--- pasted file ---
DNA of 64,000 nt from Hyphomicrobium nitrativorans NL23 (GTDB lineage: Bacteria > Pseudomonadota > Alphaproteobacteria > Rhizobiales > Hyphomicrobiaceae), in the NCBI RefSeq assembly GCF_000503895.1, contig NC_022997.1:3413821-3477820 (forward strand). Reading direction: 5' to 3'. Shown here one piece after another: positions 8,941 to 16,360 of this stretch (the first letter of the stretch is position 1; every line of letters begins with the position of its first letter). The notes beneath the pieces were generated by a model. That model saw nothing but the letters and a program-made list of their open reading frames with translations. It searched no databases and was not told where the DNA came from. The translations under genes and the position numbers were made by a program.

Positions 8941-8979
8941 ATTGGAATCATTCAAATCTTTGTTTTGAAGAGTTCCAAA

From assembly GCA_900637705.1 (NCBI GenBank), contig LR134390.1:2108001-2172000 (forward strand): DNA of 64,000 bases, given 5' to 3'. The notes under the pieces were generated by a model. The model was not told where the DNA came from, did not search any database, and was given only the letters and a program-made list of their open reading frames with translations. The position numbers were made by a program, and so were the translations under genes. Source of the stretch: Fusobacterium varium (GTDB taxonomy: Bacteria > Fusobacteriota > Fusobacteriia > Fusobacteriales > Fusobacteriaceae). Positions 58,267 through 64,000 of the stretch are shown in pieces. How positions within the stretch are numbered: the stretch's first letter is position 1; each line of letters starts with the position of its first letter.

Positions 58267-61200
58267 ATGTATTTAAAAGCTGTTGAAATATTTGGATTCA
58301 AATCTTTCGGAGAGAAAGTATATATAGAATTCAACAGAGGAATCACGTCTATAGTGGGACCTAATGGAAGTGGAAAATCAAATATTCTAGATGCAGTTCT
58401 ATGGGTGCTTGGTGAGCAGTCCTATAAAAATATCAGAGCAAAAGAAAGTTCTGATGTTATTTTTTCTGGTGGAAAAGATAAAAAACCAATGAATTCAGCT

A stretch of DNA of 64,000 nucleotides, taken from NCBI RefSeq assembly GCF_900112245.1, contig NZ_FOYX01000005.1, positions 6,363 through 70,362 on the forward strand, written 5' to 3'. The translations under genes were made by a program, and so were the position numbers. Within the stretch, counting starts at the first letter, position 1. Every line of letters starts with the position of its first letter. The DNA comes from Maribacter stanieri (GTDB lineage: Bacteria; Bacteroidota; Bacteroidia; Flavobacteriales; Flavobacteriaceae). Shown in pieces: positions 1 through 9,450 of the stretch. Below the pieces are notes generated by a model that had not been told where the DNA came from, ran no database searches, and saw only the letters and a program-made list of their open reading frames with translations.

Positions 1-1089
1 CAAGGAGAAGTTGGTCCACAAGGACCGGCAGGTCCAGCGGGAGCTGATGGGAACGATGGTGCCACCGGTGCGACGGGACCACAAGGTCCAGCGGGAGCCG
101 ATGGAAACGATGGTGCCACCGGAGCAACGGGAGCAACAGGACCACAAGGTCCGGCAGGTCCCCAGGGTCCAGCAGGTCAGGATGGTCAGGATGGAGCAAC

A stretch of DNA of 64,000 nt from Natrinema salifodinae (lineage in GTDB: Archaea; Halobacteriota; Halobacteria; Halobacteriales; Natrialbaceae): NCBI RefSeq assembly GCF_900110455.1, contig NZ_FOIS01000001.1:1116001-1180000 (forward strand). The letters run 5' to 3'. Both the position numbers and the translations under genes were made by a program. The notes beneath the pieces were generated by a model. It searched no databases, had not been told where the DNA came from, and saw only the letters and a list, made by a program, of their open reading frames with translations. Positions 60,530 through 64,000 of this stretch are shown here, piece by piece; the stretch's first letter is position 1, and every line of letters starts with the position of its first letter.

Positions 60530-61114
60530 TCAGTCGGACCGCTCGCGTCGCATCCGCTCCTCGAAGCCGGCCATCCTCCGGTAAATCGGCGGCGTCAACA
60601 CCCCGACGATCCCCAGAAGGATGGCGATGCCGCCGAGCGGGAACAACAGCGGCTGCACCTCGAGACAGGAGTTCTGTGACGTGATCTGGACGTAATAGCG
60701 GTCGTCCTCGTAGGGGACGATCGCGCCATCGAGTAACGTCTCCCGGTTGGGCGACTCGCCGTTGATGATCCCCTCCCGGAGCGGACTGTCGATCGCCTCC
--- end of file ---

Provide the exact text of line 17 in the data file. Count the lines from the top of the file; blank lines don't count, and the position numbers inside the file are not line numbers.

60701 GTCGTCCTCGTAGGGGACGATCGCGCCATCGAGTAACGTCTCCCGGTTGGGCGACTCGCCGTTGATGATCCCCTCCCGGAGCGGACTGTCGATCGCCTCC